October 2011

(Catchy title, but I’m not talking about the Grateful Dead…RIP Jerry)

Here’s my end of the season haiku…

The season just bit

We started a ton of plants

Most of which have died

So, here I am, a garden blog writer, and I feel like our garden just sucked this year. Now, I understand, the title of our blog is, “Learning to fend for ourselves” and I don’t admit to knowing it all. As a matter of fact, many a gentle DaisyPatch reader has commented with excellent advice because, well, we needed it (and for that, we thank you). Here I am, looking back on our crops and thinking, “Damn, there isn’t much in the pantry and/or freezer.” Actually, let me tell you what’s in the pantry and/or freezer.


Potatoes (not very many)


Hot Peppers

Husk Cherries


Tomato sauce (not much)

2 F***ing Pumpkins.  TWO!


Here’s what’s happened to the rest of the crops:

Lettuce – That was a good crop

Beans: Dead

Peas: I enjoyed them for a while, but there weren’t very many

Shallots: Good, but only a few

Cilantro: Didn’t make it

Butternut squash: Dead

Acorn Squash: Dead

Edamame: Dead

Sugar Pumpkins: Dead

Weeds: Still our best crop

That’s it. There are some herbs I need to harvest and dry, but all in all, we didn’t have a successful season. We ate tomatoes as we harvested them, but a lot of them went to crap. So, what does this mean for our future gardening plans? I have to admit, I don’t know. Yes, we plan on planting things. The lettuce, arugula and spinach have been planted, as well as the spring carrots and I plan on planting more garlic and shallots in the next week or so. We will not be planting tomatoes next year. That is sort of a shame, but we don’t have much choice.

I am unsure about squash. I mean the 2 F***ing Pumpkins are cute and all, but they took up a lot of room. I want more variety next year. Just more things in general. We’re taking suggestions. If they could be mildew and fungus resistant, that would be helpful. No brussels sprouts please.

Before, they were here

Now, they are here









Paprika peppers. We plan on hanging them to dry and then pulverizing them into a powder. Maybe I’ll be able to convince Keith to put a few in the smoker so we can have smoked paprika. Have you tried it? So good on chicken breast (the cooked kind).

Remember in Compost Surprise, I mentioned we had a surprise pumpkin that came back from the dead and was growing out of the compost pile?

Yeah, well, I jinxed it. The sonofabitch died. I just can’t win.

Naga jolokia. The Ghost Pepper. Supposedly the hottest pepper in the world. (In 2000, India’s Defence Research Laboratory (DRL) reported a rating of 855,000 heat units (SHU) on the Scoville scale. For comparison, Tabasco rates at 2,500–5,000, and pure capsaicin (the chemical responsible for the pungency of pepper plants) rates at 15,000,000–16,000,000 SHU.* Source Wikipedia)  We grew it.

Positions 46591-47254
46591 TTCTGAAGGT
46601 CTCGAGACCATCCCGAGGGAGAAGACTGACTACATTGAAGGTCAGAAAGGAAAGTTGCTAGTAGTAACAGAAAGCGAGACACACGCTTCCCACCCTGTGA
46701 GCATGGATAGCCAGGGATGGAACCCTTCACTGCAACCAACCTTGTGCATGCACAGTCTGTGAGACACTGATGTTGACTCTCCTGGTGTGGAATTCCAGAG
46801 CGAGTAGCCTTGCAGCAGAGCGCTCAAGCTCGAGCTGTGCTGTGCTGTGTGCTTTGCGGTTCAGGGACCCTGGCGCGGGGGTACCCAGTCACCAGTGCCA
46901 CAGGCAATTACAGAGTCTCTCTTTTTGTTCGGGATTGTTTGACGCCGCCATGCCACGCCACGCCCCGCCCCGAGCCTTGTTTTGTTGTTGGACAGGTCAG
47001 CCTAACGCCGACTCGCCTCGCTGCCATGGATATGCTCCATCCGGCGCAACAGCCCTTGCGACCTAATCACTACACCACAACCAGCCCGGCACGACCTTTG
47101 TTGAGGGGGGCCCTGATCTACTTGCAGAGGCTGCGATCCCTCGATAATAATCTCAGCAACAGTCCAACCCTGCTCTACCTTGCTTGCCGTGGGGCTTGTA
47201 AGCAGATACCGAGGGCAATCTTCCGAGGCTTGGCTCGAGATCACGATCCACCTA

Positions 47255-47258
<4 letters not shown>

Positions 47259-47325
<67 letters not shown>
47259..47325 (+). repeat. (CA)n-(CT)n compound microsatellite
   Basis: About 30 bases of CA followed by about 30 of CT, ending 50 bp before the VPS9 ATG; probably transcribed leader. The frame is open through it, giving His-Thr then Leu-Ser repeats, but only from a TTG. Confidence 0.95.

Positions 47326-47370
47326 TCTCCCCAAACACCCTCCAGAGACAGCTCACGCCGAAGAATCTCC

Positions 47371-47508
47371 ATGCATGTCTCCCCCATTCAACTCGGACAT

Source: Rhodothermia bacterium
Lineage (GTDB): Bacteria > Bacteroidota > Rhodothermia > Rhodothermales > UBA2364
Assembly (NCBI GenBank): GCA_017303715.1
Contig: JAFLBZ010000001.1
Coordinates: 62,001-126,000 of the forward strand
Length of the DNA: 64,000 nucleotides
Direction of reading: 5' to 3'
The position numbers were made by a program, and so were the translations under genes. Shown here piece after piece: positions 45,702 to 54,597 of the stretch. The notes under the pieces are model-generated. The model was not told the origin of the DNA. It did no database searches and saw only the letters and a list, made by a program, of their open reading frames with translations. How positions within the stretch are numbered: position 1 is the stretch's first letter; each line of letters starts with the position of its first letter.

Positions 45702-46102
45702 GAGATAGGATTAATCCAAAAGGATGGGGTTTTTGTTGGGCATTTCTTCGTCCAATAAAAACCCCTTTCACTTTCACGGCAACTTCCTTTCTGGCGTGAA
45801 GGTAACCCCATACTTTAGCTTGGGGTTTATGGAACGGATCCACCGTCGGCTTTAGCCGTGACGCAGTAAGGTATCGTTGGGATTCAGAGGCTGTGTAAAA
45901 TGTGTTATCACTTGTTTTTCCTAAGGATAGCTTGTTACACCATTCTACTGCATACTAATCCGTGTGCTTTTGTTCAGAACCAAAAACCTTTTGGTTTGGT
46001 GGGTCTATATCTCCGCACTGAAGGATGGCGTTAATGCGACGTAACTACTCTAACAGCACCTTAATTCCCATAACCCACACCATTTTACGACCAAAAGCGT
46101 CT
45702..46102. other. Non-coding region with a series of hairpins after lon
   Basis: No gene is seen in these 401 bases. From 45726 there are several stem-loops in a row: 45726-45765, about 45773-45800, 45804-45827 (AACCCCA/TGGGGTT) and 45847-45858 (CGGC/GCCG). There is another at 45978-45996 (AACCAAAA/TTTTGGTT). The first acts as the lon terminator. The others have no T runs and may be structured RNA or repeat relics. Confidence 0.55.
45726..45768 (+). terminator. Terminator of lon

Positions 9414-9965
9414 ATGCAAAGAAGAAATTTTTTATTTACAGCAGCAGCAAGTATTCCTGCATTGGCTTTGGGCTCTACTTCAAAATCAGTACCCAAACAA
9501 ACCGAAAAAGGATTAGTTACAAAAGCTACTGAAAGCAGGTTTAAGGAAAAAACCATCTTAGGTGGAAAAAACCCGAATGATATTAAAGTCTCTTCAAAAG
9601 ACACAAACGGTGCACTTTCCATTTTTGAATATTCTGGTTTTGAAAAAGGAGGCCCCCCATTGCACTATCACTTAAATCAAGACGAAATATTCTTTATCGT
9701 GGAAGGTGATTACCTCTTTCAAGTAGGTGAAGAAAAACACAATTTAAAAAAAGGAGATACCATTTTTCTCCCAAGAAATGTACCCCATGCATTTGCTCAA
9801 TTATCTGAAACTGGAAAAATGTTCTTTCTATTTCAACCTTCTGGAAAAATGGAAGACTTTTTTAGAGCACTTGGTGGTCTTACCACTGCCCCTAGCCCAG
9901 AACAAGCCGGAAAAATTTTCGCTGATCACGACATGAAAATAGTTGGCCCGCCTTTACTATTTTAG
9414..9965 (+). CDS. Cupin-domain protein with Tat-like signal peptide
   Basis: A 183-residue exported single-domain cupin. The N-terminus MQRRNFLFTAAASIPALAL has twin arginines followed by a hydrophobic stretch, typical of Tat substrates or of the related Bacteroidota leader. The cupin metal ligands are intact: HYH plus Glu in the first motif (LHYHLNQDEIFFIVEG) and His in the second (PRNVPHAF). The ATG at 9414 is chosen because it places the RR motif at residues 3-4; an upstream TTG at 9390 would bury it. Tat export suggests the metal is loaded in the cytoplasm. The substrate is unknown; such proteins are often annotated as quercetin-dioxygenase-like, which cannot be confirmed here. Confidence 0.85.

Keith donned the gloves (see here for my early article on picking hot peppers without gloves – NOT recommended) to pick them. We still have some on the plants outside, and we gave the rest to Popper. (If you haven’t checked it out, Popper’s Artisanal Meats (formerly Popper’s Sausage Kitchen) makes some great food.

 Keith plans on drying the Ghost Peppers and the grinding them to a powder for use in the kitchen. I can’t imagine a recipe I’d be willing to try that includes THAT for a spice. If you have recipes, feel free to share in the Comments section.

Keith painted a portion of our kitchen wall with magnetic paint, then layered it with chalk paint. I am having way more fun than a 40-year-old-with-chalk should be.

We have a squash growing out of the compost pile. And, it has a fruit on it. Ooh, I hope it is a sugar pumpkin because those died. I think. Well, I’m not sure. I wonder how I threw one away. Did I think it was dead, when really, it was really just playing dead? Either way, cool. Back from the dead. Just in time for Halloween.

Great scene in When Harry Met Sally.  No, not that one. I’m talking about the one with the Pepper in my Paprikash scene. Why, you ask, am I mentioning this scene on DaisyPatch Farm? Because we are growing paprika peppers. Successfully I might add. They are free from any sort of disease or blemish including, but not limited to, mold, mildew, fungus, blight, bugs, boils, canker sores, acne, carbunkles, exzema, impitigo, scabies, ringworm, dandruff and genital warts. We haven’t seen them afflicted with alopecia, lice, calluses, rosacea, folliculitis, varicose veins, vertigo, athlete’s foot, malignant melanoma or even buck melanoma. Here’s hoping we can keep it that way.

Although now that I look at this picture more closely, I do see a snail. Dammit! I can’t freeking win.